In-person mystery shopping can be even more fun. To accomplish this, have a friend or relative enter the practice as a client would for a wellness visit. The shopper goes through the entire process, beginning with making the appointment, arriving, being in the exam room with the doctor and technician, observing the services performed on the pet, and then checking out with the receptionist. The mystery shopper fills out an evaluation form and presents it to the practice.

One of the best mystery shoppers would be an employee from another practice who has a critical eye for detail and knows what to look for. Many times I’ve gotten local practices to participate together and send an employee to the other’s clinic.

I invite anyone brave enough to implement mystery shopping to contact my office at www.vmc-inc.com to receive a copy of the evaluation form.

More Bonding Factors

Social media comments and online reviews can affect your bonding rate. You need to respond to all of them, both positive and negative, because people want to know that you are listening. If a number of negative reviews appear, you might need to research their validity and correct any problems.

Next, check your website. When was the last time you updated it? I can’t tell you how many websites I have seen that list doctors no longer employed at the clinic, contain old photos or discuss a past Christmas party in the August news bulletin.

Every website should offer a virtual tour of the practice, displaying the facility’s quality and excellence. Most clients never get past the exam room doors, so open the doors virtually and show off the rest of your amazing hospital and its services.

What about your reminder system? How effective is it? During the COVID-19 pandemic, many practices suspended reminders and clients put off preventive procedures. Now is the time to bring overdue pets up to date.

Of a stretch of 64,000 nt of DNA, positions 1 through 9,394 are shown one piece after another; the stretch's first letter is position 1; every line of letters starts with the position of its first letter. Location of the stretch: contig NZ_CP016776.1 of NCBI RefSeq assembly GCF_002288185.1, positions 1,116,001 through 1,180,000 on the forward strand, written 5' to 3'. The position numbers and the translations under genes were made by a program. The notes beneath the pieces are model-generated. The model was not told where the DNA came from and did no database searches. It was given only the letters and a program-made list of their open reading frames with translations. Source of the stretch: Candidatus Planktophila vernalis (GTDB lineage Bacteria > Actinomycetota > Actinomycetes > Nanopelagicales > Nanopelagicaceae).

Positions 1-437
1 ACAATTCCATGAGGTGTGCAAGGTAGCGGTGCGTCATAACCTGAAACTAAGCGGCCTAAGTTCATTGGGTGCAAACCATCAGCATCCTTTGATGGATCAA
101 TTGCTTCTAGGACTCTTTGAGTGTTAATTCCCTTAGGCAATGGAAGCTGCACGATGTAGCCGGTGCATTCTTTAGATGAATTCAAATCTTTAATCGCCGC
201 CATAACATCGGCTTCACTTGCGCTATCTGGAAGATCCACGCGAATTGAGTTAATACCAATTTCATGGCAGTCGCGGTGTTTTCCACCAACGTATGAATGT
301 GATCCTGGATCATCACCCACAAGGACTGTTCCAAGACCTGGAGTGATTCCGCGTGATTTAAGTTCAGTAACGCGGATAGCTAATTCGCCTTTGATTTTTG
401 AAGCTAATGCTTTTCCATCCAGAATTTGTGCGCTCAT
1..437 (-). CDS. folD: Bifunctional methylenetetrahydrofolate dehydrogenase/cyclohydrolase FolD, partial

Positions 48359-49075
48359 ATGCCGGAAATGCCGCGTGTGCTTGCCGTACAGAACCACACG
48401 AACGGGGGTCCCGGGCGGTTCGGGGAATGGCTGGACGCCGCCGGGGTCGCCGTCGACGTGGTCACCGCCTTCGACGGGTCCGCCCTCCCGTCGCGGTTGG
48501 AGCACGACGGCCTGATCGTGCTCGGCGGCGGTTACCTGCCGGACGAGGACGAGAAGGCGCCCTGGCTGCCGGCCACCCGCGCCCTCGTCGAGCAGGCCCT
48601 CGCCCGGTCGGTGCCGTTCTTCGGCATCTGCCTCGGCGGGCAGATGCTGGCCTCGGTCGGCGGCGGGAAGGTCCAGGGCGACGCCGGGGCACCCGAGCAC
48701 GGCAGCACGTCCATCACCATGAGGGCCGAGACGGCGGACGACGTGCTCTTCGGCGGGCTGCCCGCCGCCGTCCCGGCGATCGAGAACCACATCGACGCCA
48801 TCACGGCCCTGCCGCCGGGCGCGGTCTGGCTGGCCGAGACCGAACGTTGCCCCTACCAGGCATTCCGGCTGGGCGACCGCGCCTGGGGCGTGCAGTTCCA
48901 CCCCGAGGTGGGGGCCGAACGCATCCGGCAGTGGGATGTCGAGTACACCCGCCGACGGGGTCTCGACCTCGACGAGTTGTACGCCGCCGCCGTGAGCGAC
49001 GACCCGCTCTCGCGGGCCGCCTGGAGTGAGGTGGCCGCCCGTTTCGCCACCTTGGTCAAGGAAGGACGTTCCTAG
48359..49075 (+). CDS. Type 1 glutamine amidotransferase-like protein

A practice should send three reminders to clients. I would send the first one two weeks before the pet is due. If the client does not respond, send a second reminder 30 days later. If the client still does not respond, send a final reminder 30 days after that. A 30-day interval between reminders is important because anything sooner might be perceived as harassment.

The reminder can be an email or a postcard, but the wording needs to change each time, and so does the postcard. The final reminder should state, “Because your pet is now considerably past due on its preventive procedures, we urge you to contact our practice and set up an appointment to bring your pet to a current status.”

No matter what type of reminder system you use or how often you send reminders, you should see 80% to 85% effectiveness when all is said and done.

Finally, what other marketing activities are you using to attract new clients? Every practice is going to have a certain number of clients who move, choose another veterinary practice or experience a pet’s death. You need a constant supply of new clients.

By visiting other animal-related businesses in your area, you can form relationships that greatly benefit both parties. One of my clients who offered boarding and day care visited all the local hotels, talked to the general managers, and left brochures and business cards. The practice’s boarding and day care grew by 39%!

Practice Smarter columnist Mark Opperman is president and founder of Veterinary Management Consultation Inc.